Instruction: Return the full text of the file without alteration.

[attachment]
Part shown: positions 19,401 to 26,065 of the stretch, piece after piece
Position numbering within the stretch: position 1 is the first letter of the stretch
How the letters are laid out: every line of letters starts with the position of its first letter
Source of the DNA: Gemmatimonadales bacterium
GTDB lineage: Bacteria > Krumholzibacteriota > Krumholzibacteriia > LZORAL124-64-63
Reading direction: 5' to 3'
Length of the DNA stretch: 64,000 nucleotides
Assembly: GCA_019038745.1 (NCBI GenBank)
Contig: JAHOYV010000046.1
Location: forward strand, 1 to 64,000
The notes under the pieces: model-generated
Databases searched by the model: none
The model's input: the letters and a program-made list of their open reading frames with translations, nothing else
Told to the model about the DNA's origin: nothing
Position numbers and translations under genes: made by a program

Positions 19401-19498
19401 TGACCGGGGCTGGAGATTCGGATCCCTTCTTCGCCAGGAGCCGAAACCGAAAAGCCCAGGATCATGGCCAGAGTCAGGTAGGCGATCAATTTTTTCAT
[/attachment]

Part shown: positions 19,401 to 26,065 of the stretch, piece after piece
Position numbering within the stretch: position 1 is the first letter of the stretch
How the letters are laid out: every line of letters starts with the position of its first letter
Source of the DNA: Gemmatimonadales bacterium
GTDB lineage: Bacteria > Krumholzibacteriota > Krumholzibacteriia > LZORAL124-64-63
Reading direction: 5' to 3'
Length of the DNA stretch: 64,000 nucleotides
Assembly: GCA_019038745.1 (NCBI GenBank)
Contig: JAHOYV010000046.1
Location: forward strand, 1 to 64,000
The notes under the pieces: model-generated
Databases searched by the model: none
The model's input: the letters and a program-made list of their open reading frames with translations, nothing else
Told to the model about the DNA's origin: nothing
Position numbers and translations under genes: made by a program

Positions 19401-19498
19401 TGACCGGGGCTGGAGATTCGGATCCCTTCTTCGCCAGGAGCCGAAACCGAAAAGCCCAGGATCATGGCCAGAGTCAGGTAGGCGATCAATTTTTTCAT